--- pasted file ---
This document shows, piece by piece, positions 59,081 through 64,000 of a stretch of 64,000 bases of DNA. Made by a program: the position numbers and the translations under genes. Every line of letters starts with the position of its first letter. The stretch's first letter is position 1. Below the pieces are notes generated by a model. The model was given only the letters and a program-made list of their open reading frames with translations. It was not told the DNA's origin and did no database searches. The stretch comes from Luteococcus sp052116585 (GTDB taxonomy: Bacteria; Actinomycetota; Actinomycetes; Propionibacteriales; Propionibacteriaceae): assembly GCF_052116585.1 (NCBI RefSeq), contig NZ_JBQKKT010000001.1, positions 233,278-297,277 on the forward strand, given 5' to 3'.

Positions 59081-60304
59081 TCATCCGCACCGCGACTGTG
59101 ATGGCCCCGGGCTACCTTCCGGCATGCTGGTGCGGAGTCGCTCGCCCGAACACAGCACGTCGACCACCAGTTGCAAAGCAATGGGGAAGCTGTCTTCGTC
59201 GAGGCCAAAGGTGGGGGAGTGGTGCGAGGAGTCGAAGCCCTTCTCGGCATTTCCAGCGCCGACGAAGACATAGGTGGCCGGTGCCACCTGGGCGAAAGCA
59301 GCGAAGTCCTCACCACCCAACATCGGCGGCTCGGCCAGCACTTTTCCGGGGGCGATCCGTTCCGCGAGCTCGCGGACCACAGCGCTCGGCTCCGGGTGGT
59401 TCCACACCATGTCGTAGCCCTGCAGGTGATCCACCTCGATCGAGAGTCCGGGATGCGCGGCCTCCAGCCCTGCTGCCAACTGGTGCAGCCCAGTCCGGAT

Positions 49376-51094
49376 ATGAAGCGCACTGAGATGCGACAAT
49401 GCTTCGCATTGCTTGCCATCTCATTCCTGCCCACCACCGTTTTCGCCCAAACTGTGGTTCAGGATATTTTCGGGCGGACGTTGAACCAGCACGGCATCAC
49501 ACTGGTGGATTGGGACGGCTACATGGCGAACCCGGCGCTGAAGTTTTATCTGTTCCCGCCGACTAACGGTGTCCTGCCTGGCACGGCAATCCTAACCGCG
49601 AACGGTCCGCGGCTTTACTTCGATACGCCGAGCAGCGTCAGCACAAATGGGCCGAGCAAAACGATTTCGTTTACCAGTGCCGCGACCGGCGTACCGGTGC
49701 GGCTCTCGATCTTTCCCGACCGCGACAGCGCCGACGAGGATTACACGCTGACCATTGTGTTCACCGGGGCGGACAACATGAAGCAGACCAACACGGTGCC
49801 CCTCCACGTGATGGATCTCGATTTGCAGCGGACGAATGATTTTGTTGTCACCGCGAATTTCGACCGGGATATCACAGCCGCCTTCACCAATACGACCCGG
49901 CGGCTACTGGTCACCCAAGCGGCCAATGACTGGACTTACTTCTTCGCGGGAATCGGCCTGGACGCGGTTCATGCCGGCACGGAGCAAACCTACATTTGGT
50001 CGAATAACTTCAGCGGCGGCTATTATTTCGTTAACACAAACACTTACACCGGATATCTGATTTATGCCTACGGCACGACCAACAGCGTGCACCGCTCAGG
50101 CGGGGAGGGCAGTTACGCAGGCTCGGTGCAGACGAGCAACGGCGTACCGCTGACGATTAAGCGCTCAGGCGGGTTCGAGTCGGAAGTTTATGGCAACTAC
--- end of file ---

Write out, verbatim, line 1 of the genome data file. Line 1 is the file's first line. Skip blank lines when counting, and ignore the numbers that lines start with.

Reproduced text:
This document shows, piece by piece, positions 59,081 through 64,000 of a stretch of 64,000 bases of DNA. Made by a program: the position numbers and the translations under genes. Every line of letters starts with the position of its first letter. The stretch's first letter is position 1. Below the pieces are notes generated by a model. The model was given only the letters and a program-made list of their open reading frames with translations. It was not told the DNA's origin and did no database searches. The stretch comes from Luteococcus sp052116585 (GTDB taxonomy: Bacteria; Actinomycetota; Actinomycetes; Propionibacteriales; Propionibacteriaceae): assembly GCF_052116585.1 (NCBI RefSeq), contig NZ_JBQKKT010000001.1, positions 233,278-297,277 on the forward strand, given 5' to 3'.